So How do I become a teacher?

Alright, I have always told myself that I wanted to teach, and my current situation would line up perfectly to start this next Fall.

I have a BS in Economics, and I would love to teach Government, Economics, History, or Math.

How do I do it? Do I need to get certified? Is there demand in the DFW for teachers? is the quickest and most streamlined program. They also have the least expensive start up fees out of all of the ACP programs I researched. You only have to pay something like $300 until you get hired.

The demand is always there for teachers that can become certified in mathematics or science. Visit to see which tests you would be interested in taking to become certified.
My wife went through a few summers ago and has been a teacher for 3 years now.
There are several ways and I'll try to outline all of them. With a BS in Economics, depending on the grade level and what classes you took in college, you might have to take a few classes. The next step is to get certified. Find an alternative certification program (ACP). There are several. is on. Sometimes you can find one through the specific districts. You will have to take a content test (TExeS) and pass in your desired subject. After that, you'll have to take some procedure classes. The ACPs should be able to explain it further...
So how long does the certification process take?

Is it possible that I could start teaching in the coming Fall semester?
[This message has been edited by AgentZero (edited 2/7/2012 11:03am).]
I don't want to discourage you either, but Agent Zero's post is pretty spot on. You need to enroll in a ACP NOW and sign up for a TExES exam immediately!

I did the A+ Texas Teachers ( program referred to above this past fall. I passed the Life Science grade 8-12 (Biology) test last October, and I passed the composite Science grade 8-12 exam early this month.

I have been looking for a teaching job since last October with no luck yet in a certification area (high school science) that is second only to Special Ed in terms of demand. Like Agent Zero states, the market is just really crappy right now for new teachers with no formal student teaching experience--and especially in areas like social studies (not knocking it, I'd love to teach that area also). I have applied to more than a dozen area school districts, and I have only been called in for two interviews. At both interviews, I got the feeling they were only having me come in to fill some type of interview quota. Both times, I was forewarned that breaking into the teaching profession can be difficult if you come from an ACP and have no formal teaching experience, versus people with any amount of experience (whether they are crappy teachers or not) or those who come from traditional university education programs.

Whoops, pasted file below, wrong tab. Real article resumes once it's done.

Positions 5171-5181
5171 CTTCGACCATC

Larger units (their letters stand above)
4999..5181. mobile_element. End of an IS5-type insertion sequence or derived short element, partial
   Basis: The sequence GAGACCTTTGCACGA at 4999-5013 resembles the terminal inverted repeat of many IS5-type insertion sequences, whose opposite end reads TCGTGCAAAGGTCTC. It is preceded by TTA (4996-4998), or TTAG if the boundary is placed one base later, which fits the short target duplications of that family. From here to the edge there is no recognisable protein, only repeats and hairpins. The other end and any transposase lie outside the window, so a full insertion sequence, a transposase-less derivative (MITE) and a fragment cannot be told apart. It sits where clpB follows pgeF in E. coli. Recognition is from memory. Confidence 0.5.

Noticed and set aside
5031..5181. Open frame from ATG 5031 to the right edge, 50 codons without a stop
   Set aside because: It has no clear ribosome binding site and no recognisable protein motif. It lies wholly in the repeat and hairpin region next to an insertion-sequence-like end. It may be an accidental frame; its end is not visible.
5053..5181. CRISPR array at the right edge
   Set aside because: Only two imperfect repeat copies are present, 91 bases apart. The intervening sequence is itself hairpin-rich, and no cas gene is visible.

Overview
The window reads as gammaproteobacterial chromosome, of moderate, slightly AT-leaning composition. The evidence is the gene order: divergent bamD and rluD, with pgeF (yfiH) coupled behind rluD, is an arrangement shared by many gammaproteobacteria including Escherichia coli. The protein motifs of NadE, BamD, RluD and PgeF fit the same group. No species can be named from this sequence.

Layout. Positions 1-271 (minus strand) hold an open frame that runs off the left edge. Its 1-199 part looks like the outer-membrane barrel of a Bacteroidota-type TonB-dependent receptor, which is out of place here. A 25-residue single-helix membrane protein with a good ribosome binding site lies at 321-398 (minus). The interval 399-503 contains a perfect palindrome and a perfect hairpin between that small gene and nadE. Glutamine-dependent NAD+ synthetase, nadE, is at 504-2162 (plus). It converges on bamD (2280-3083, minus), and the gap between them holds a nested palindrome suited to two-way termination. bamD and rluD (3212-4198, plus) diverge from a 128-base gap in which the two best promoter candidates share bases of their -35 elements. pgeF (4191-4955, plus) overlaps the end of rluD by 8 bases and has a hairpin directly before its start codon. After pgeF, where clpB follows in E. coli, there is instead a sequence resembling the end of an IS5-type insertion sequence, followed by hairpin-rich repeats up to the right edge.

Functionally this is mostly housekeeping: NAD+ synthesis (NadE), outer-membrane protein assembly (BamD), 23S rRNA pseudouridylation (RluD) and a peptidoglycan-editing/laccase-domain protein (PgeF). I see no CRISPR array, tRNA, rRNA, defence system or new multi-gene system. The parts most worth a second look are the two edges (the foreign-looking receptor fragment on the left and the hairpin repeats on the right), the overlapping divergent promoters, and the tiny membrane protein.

So I'm basically down to either hoping that someone is desperate enough to take me or biting the bullet and driving an hour to some poorer, gigantic San Antonio school district for a year to break in and get that first year under my belt (which I'd prefer not to do).

[This message has been edited by aggie_2001_2005 (edited 5/22/2010 12:25a).]
Question for the teachers on this board:

We always hear there is a shortage of teachers...but I drive my the Plano admin building and there are no less than 5,000 candidates lined up outside for interviews stacked 3 abreast in line. Now I understand the advantages of a PISD over a DISD job but that still seems like a ton of candidates for not some many positions.

What gives? Do we have a shortage or not?
there are a shortage of teachers in the places where no one wants to teach. plano is probably one of the nicer districts in texas from what i understand. wealthier area = nicer district. the past two years have been kind of brutal for getting hired though. hiring has gone down while the number of job seekers has gone up.
My sister went through this the last couple years. Even getting an interview in the northern part of the DFW area was a challenge. She lives in Irving and put in for some in Irving, and some of the southern Dallas county districts. Going that route she got several interviews and offers.--She also went through one of the alternative programs.

As stated above, you may have to be willing to teach in south or east Dallas if you want want to play into the demand.
2000-2007 there were simply not enough teachers in Texas for the amount of jobs.

Then the economy hit rock bottom and thousands of workers that had left teaching (but still had a valid teaching certificate) came back to the field of education.

The teaching market was flooded. There are still high need teaching areas, but they are (in no particular order) Bilingual, ESL, Foreign Languages, Math, Science, and Special Education. Most of the math and science positions are high school.

Also, the school districts with the highest test scores and most money are the ones who are having the least amount of open positions.

As of right now, CFBISD, Frisco, and Plano are all on a hiring freeze which means they will only hire from outside the district when they have handled all internal transfers. Most likely in late June. The official numbers for the Fall aren't out yet, so most districts cannot fill open positions until they know they'll be getting money from the gov't and can afford the teachers they'll need.